Patients More Honest, Open With Virtual Doctors, Study Finds
June 20, 2014 in News
Patients are more comfortable discussing private health matters with a “virtual human,” or computer-created entity, according to a new study published in the journal Computers in Human Behavior, Pacific Standard Magazine reports.
For the study — which was led by Gale Lucas of the University of Southern California’s Institute for Creative Technologies — researchers recruited online 239 adults.
Each participant interacted individually with a virtual human via a computer screen. The virtual human conducted a semi-structured clinic or hospital screening exam, asking each participant a series of questions about medical issues and specific health symptoms.
The virtual human was programmed to develop rapport with the participants, and, when appropriate, it provided “verbal empathetic feedback” and conveyed “active and empathetic listening.”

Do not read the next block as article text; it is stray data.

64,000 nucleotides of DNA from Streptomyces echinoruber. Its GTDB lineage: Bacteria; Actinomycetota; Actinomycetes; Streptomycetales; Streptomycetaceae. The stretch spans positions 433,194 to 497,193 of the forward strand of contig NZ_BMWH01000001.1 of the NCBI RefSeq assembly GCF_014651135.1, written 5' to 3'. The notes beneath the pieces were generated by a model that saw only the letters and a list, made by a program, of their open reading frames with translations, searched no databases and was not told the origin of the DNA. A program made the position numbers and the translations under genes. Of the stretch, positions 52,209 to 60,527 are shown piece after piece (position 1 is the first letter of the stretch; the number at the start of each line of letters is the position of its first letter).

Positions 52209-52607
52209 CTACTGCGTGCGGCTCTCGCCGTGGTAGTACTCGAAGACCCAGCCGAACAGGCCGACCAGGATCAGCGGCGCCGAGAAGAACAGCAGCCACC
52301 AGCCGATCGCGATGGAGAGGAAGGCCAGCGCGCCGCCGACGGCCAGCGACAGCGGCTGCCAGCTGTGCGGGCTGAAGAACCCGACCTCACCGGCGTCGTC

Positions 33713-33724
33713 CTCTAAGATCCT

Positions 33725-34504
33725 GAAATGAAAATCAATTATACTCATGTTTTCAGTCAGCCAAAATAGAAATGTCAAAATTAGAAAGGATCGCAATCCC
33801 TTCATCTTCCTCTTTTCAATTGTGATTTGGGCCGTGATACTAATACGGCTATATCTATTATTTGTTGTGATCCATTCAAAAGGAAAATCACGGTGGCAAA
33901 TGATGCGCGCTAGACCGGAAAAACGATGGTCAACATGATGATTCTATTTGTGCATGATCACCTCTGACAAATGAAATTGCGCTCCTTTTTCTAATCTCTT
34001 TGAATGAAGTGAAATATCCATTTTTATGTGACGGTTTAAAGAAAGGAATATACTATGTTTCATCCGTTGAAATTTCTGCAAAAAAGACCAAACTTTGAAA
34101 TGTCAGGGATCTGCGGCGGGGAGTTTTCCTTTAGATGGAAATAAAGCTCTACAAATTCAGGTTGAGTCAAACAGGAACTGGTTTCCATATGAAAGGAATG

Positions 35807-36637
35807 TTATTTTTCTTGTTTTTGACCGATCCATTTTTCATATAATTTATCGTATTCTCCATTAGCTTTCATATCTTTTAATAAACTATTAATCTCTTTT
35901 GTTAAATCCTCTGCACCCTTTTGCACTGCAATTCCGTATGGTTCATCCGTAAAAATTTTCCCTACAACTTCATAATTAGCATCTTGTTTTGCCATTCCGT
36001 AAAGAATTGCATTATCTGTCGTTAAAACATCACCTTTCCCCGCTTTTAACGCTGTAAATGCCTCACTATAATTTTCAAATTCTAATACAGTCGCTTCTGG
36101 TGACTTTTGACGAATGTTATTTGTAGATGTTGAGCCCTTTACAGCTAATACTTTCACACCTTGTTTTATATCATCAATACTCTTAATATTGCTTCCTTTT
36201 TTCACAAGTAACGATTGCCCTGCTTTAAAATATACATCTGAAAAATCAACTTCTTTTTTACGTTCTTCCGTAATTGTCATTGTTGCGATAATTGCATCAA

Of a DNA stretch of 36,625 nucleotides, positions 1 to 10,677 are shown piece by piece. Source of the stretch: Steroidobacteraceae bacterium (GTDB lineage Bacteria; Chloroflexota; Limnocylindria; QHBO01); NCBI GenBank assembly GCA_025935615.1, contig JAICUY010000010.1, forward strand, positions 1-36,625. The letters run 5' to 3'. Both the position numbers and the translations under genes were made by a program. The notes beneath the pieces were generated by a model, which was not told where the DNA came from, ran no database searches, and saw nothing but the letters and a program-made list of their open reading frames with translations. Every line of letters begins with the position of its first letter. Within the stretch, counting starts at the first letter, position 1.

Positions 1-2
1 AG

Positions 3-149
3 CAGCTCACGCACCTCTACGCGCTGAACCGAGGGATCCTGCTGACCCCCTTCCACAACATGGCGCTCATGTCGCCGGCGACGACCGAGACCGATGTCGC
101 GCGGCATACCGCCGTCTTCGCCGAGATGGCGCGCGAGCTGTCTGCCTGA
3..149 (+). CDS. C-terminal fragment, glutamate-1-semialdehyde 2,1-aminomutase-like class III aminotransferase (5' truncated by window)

Fifty percent of participants were told their conversation was not being observed and was entirely computer-driven, while the other 50% were told they were being observed by a person in another room who was manipulating the computer-created human to ask or say certain things.
For all participants, videos of their faces were recorded and later examined to determine their emotional expressions.
Overall, study participants disclosed information more honestly and openly when they thought they were speaking privately with the virtual human. They also “reported significantly lower fear of self-disclosure” when speaking to the computer, according to the study.
These findings were supported by participants’ facial expressions.
The researchers concluded that the perception of anonymity was important (Jacobs, Pacific Standard Magazine, 6/20).